ACHEMA’s Special Show in 2012 will focus on the theme of “Innovative Energy Carriers and Storage” principally because modern day life is increasingly becoming dependent on the all pervasive need for ever more efficient energy storage.
Many of the common daily activities in your life are now increasingly impacted by energy storage in some shape or form. Energy storage and how energy is transferred from one device or system to another is key to a wide range of daily activities. Whether you are simply making a mobile phone call, downloading data from the internet onto your tablet device, checking your emails on your laptop or braking hard in your car more often than not all of these mundane yet essential activities depend on energy being released from some storage device be it a battery, an ultracapacitor or an interactive energy harvesting system.
Innovations in energy storage and transfer are rapidly developing to try and match the non-stop global appetite for energy on the move. The “Innovative Energy Carriers and Storage” Special Show will provide the perfect platform for those looking to witness first hand some of the exciting innovations and progress that is being made in this field of technology. The Special Show is aiming to trigger plenty of discussions on fresh ideas and new concepts that are now increasingly making chemists and engineers have to face up to the numerous technical challenges posed by thermal and electrical energy storage technologies. It is clear for many applications the energy supplies of the future, based on a soaring share of renewable sources, are demanding entirely new solutions.
Energy production in wind energy parks, wave power systems and solar cell or photovoltaic power plants all create a strong demand for R&D in chemical engineering disciplines. Innovations in catalysis and especially in the entire field of electrochemistry are no less needed than advances in the management of heat flows.
A small selection of issues calling for solutions in the short to medium term include:
How can we optimize the efficiency of water electrolysis for the generation of hydrogen as a chemical storage medium, particularly under variable loads?
How can we develop stationary batteries with dimensions exceeding those currently used for mobile applications by several orders of magnitude?
Which materials are best suited for a thermal storage device, an important component of adiabatic gas pressure storage systems?
A rising share of energy solutions feature renewable solutions such as wind power, wave power or photovoltaics which all face a variety of challenges posed by how best to store and harness fluctuating power. For this reason many of the energy supplies of the future will require considerably higher storage capacities to accommodate both peak loads and the total energy stored.
Physical storage technologies, such as compressed air in large underground caverns or conventional storage power stations, are undoubtedly the cheapest options but they offer limited capacity benefits.
Although large-format batteries are starting to become a more viable option than they were just a few years ago there is still a lot of scope for improved performance. In Japan, large sodium-sulphur batteries have already been installed as storage devices to support a wind power plant. Lithium-ion batteries could theoretically provide a workable solution but short-circuiting problems still need to be resolved before a practical solution can be assured.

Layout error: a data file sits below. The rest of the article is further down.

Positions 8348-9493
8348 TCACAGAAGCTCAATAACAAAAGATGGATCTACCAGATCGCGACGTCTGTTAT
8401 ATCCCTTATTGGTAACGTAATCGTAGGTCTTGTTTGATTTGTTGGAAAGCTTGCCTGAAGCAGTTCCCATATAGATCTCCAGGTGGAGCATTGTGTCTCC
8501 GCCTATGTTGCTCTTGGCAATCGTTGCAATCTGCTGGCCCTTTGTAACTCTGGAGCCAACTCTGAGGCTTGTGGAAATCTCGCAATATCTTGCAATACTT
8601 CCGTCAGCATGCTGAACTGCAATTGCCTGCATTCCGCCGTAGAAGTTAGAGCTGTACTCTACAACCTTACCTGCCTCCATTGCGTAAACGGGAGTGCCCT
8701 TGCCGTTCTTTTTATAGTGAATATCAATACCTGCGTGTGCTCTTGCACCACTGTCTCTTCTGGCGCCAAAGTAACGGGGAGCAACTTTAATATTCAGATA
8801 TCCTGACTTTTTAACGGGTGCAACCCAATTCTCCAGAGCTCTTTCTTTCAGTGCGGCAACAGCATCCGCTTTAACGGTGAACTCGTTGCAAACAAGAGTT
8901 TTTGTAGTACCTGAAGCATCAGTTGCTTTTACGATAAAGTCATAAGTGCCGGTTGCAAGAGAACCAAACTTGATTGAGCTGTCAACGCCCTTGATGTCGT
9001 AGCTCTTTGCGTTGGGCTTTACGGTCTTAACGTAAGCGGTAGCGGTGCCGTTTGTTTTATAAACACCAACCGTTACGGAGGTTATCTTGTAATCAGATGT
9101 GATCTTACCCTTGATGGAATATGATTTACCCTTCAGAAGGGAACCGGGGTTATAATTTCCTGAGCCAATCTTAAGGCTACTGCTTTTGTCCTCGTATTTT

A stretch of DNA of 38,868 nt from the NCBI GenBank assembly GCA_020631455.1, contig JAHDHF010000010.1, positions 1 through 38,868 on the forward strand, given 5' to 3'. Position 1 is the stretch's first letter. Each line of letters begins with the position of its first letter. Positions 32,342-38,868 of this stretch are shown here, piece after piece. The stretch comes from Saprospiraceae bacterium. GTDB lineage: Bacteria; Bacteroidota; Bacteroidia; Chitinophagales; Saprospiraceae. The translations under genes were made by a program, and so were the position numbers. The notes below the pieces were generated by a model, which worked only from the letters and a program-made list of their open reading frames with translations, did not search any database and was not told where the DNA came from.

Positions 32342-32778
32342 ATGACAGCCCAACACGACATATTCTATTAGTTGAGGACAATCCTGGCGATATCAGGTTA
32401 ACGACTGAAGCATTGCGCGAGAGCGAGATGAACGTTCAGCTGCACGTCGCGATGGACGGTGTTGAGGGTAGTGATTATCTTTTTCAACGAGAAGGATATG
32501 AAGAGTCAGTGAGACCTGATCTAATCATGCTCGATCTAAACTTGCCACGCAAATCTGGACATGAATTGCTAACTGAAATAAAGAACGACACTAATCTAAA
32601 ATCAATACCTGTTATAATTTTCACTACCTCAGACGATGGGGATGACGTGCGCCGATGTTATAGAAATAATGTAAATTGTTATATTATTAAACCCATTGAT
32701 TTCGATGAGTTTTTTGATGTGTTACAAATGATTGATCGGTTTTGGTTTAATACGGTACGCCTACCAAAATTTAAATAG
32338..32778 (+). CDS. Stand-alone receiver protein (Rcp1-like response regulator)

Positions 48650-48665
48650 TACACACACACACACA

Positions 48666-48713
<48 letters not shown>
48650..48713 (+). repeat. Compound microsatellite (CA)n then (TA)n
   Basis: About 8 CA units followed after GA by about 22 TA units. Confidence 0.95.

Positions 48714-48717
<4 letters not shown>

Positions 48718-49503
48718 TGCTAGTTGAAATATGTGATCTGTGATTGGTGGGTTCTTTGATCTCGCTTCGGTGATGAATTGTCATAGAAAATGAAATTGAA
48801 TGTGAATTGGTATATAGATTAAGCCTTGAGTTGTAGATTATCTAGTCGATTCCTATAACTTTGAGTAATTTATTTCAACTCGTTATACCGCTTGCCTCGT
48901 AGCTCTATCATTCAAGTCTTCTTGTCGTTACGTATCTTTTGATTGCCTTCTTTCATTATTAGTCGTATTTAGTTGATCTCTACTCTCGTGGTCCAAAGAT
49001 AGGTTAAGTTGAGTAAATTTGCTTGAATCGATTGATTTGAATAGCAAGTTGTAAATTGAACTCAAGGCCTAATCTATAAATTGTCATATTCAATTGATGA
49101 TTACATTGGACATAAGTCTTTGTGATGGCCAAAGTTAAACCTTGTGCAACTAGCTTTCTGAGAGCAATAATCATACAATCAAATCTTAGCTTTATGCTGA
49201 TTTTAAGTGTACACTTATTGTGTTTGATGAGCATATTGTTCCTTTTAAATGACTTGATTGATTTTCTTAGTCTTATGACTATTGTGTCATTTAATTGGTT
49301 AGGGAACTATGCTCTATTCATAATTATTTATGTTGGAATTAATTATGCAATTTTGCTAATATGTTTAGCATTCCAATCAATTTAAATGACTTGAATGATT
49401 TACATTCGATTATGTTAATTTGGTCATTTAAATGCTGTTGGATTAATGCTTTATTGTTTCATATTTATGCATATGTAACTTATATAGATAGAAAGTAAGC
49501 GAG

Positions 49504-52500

Other practical issues that need solving focus on energy containment technologies. Providing compact, space-saving solutions is vital. For example, housing of control units requires a considerable amount of space even when they are installed directly next to a wind power plant or a photovoltaic array.
There are also a variety of complex chemical energy storage challenges that need to be resolved. In situ hydrogen production by electrolysis may initially appear to be an obvious solution. But is hydrogen really a suitable primary storage medium?
The costs of transporting hydrogen, the energy losses in the production chain from the electrolytic cell via compression and transport through to its reconversion into electricity currently exceed 70 percent.
There is also the issue of deploying the necessary infrastructure. How realistic is it to install millions of hydrogen-powered fuel cells for domestic use? Production of methanol or ethanol may be a more attractive option for vast countries with a less well developed energy infrastructure, such as China, India or Brazil. In other countries methane may well become the storage system of choice, particularly if they already have a (natural) gas network.
Biomass could be directly integrated into the system as bio natural gas, and more so, once efficient processes for converting lignocellulosic materials into biogas have been discovered.
Whatever energy storage requirements and transportation demands you face there is no doubt that the “Innovative Energy Carriers and Storage” Special Show will be one of the best ways of examing the multi-faceted energy storage challenges that we all face. The Special Show will help you quickly gain a global perspective of how best to resolve these fast-moving issues.